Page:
Ultrafiltration: Between Conventional Filters and Reverse Osmosis
by Gene Franks
In water treatment, the term “ultrafiltration” is used to describe a filtration process that separates out particles down into the 0.1 to 0.001 micron range.
That’s extremely small when compared with conventional filtration, but it’s large when compared with nanofiltration and reverse osmosis. Ultrafiltration is tight enough to strain out pesky colloidal particles that conventional filters can’t hold, and it rejects both organic and inorganic large molecule substances. It cannot, however, remove ions and organics with low molecular weights (sodium, calcium, sulfate, for example), which are readily removed by reverse osmosis.
Molecular weight, in fact, is the yardstick by which ultrafiltration systems are usually measured. For example, an ultrafiltration membrane that removes dissolved solids with molecular weights of 10,000 is said to have a molecular weight cutoff of 10,000. Such a membrane has a nominal pore size of about 0.003 micron.
Compared with reverse osmosis, ultrafiltration membranes have extremely high flux rates. (Think of flux as the speed that the product water goes through the membrane.) They can also be operated at much lower pressure. As with reverse osmosis, temperature can have a great effect on performance, with lower temperature resulting in reduced flux rate.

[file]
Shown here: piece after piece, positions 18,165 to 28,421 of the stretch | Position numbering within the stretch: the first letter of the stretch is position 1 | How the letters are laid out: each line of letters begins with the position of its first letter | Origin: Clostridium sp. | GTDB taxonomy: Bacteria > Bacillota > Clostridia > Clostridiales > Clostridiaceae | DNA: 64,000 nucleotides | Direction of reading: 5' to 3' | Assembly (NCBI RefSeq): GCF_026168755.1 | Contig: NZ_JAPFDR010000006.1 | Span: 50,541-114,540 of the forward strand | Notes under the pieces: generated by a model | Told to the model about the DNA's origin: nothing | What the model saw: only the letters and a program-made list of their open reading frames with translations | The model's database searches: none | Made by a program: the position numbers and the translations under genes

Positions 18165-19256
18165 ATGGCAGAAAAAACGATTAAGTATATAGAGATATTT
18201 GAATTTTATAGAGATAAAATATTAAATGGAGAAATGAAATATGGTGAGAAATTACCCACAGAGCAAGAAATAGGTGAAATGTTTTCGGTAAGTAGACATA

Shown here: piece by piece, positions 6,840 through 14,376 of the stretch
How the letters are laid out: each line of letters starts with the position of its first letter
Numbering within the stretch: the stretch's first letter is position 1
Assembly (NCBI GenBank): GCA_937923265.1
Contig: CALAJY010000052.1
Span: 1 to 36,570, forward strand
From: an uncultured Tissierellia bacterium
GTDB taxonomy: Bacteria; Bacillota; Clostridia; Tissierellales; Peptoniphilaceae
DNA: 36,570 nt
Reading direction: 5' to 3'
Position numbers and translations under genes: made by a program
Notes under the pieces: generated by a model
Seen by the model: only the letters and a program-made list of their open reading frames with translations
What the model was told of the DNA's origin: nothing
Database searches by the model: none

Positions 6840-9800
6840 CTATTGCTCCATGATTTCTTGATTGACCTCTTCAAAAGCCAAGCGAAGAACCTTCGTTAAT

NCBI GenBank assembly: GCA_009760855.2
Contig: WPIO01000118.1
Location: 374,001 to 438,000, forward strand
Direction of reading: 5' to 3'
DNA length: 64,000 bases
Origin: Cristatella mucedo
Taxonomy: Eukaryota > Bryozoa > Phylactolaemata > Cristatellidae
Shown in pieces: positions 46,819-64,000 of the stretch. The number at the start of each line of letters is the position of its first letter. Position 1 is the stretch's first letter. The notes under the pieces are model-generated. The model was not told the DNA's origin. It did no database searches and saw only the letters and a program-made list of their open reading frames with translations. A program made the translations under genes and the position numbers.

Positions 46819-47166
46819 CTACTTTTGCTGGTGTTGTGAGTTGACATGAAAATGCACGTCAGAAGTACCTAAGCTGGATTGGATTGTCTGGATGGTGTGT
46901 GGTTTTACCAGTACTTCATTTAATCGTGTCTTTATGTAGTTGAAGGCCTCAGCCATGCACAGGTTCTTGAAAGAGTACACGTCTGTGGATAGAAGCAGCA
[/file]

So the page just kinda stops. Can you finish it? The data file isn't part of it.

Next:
Unlike conventional filters, ultrafiltration membranes do not trap and hold contaminants but like the reverse osmosis membranes they act as a barrier, holding contaminants until they are washed away. Ultrafiltration works in the same cross-flow separation method as reverse osmosis.
One great advantage of ultrafiltration membranes is that they can operate at pressures much lower than those required for reverse osmosis. In fact, UF systems usually operate at pressures below 100 psi, and 50 psi operation is common.